Hi everyone. Not sure if you have noticed, but it’s spring! I know I always love this time of year and especially look forward to new flowers blooming. Most people are familiar with the flowers you see coming up in gardens, like tulips and daffodils, but you may also notice the bigger landscape changing due to the flowers on the trees. Today I’m going to show you and talk a bit about three native trees that have lovely spring flowers. Native means they grow naturally here in WV and weren’t planted, although sometimes people also plant these trees in their yard because they are so beautiful and grow well here.

The first tree we are going to talk about is the red maple (Acer rubrum). It’s one of the first trees to make flowers in spring. We have a lot of red maples here in West Virginia. We often notice their beautiful red leaves in the fall. But guess what? They also have beautiful red flowers in the spring that make the whole tree look red, or sometimes reddish orange, from far away. Let’s take a closer look at the photos. The flowers themselves are pretty small. And actually, there are two types of flowers, male and female. Each female flower will have two red female parts, called styles, and each male flower will have around 12 male parts, called stamen, which hold the pollen. Most red maples have either all male flowers or all female flowers, but some have both. After the female flowers are pollinated, they will make red seeds called samara. These are the seeds that twirl in the wind like helicopters. A tree full of red samaras will also look red from afar. 

Female Red Maple flowers. 
Photo: Wikipedia Commons
Male red maple flowers.
Photo: Dave Smaldone
Red maple samara.
Photo: Erin Smaldone
Red maple tree with samaras.
Photo: Erin Smaldone

The second tree is one of my favorites to see in springtime, the eastern redbud (Cercis canadensis). They are generally smaller trees, they only grow to about 20 or 30 feet, and they have gorgeous pink-magenta flowers. You can often see them along roadsides and forest edges. Let’s take a closer look at the flowers below. Redbuds are members of the pea family, which often have this flower shape. Since it is one of the earlier flowers out in the spring, redbuds are important for insects looking for pollen and nectar, especially native bees. In order for the bees to get to the nectar, they have to sit on the bottom petals (the ones that look kind of like a slipper) to open up the flower. Later in the summer, the pollinated flowers will make pea pods containing seeds.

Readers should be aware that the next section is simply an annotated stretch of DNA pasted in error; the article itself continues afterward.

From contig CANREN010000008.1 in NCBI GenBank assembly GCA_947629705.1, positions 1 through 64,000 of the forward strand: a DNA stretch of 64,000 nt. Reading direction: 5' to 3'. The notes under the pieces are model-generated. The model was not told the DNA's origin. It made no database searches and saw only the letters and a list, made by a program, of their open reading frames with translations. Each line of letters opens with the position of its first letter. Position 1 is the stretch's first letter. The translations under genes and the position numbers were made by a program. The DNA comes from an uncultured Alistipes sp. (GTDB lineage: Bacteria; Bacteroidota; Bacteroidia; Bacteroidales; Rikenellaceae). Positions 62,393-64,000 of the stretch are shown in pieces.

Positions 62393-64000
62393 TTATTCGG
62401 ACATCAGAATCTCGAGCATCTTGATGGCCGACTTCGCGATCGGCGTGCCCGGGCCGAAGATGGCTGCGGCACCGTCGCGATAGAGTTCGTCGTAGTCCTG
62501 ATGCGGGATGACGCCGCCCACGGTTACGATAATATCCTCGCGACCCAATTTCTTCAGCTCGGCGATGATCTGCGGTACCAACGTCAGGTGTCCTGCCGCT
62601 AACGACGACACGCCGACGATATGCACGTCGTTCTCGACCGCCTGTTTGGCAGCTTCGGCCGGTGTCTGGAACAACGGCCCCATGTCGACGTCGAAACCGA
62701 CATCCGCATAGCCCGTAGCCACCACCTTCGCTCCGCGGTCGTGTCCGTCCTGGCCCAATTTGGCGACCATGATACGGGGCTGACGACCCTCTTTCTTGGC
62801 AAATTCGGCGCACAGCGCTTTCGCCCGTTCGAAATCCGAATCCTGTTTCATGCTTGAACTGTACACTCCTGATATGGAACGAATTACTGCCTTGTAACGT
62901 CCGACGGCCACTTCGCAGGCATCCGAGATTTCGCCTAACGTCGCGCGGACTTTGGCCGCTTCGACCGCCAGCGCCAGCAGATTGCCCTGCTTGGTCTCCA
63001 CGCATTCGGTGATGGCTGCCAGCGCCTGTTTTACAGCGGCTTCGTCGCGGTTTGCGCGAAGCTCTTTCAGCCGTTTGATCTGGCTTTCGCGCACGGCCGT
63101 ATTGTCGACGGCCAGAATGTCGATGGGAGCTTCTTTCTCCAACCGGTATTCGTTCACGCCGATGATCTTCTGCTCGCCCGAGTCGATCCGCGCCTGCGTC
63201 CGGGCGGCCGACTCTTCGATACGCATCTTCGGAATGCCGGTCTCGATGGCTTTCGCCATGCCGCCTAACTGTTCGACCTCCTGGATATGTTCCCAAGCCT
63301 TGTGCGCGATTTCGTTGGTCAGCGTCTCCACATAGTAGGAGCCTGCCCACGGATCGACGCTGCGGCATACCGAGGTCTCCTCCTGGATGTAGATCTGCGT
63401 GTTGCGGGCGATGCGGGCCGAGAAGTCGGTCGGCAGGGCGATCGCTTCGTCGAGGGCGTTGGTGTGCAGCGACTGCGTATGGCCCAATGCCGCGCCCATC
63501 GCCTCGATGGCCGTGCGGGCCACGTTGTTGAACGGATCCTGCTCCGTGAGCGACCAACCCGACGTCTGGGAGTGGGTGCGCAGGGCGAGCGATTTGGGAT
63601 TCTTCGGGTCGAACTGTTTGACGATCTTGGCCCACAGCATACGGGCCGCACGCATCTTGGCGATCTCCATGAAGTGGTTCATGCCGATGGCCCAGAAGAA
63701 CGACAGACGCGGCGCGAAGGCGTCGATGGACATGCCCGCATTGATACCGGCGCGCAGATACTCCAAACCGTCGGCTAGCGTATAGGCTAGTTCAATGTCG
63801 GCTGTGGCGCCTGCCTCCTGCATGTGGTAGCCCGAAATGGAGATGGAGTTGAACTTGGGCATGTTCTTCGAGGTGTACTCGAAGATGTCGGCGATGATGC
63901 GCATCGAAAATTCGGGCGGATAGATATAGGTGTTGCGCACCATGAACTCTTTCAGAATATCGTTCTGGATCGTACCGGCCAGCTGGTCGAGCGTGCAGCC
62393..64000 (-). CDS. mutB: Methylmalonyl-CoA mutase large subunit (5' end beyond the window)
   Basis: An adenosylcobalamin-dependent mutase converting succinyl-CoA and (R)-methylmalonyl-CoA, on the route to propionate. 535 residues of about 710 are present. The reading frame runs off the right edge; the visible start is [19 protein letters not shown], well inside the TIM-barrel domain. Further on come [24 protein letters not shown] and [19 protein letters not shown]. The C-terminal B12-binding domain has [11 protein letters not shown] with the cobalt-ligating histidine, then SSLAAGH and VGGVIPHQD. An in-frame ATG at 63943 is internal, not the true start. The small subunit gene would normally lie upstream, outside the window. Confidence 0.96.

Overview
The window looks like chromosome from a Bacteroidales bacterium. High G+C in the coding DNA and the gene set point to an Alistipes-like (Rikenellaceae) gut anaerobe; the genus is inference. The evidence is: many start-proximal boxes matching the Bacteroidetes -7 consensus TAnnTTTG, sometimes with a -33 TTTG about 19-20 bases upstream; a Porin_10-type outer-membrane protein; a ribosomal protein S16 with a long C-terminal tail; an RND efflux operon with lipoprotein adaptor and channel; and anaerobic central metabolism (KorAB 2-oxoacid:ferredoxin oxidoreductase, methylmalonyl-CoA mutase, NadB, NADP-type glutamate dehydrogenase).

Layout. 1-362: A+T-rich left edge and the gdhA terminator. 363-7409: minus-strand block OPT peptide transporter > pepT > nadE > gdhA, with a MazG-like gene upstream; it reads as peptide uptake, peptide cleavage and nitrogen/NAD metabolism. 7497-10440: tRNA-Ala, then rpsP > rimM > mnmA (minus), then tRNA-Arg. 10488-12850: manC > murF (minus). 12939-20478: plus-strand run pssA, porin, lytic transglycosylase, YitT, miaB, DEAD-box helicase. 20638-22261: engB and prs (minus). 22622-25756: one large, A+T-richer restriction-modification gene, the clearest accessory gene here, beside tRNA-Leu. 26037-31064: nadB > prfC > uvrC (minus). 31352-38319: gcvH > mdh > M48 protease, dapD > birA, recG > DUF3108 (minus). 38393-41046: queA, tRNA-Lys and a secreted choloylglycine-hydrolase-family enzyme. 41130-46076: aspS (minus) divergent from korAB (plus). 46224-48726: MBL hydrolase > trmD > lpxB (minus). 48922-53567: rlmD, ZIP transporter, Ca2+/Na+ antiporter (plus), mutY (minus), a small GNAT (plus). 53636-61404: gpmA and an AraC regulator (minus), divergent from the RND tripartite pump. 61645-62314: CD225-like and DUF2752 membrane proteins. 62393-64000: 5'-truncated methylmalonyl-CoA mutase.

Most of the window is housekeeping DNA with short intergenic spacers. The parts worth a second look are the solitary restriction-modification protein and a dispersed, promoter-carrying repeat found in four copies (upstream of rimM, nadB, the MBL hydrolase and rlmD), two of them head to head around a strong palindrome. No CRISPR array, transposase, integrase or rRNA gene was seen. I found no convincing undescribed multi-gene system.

Redbud flowers
Photo: Dave Smaldone

The last tree on our list is the flowering dogwood (Cornus florida). Dogwoods are so beautiful that many people use them as landscape trees, although not all landscape dogwoods are native. In fact, I have one in my front yard! The native flowering dogwoods have white, and sometimes pink flowers. Let’s take a look. The neat thing about these flowers is that the part we think of as the flower is actually several flowers. And the white part we think of as petals are actually specialized leaf bracts. The real flowers are the little yellowish guys inside. In fact, if you look closely at this photo, you can see a few of the flower parts sticking out of some of the flowers! Each of these flowers will mature into a red fruit in fall, which is enjoyed by many types of wildlife. The leaves also turn a nice reddish purple color in fall.

Flowering dogwood.
Photo: Dave Smaldone

I hope you have enjoyed learning a bit about some of our native flowering trees. Do you have any of these growing near you? What other trees are flowering now? How are their flowers unique? Take a closer look and see what you can discover.

 – Erin Smaldone, Education Director

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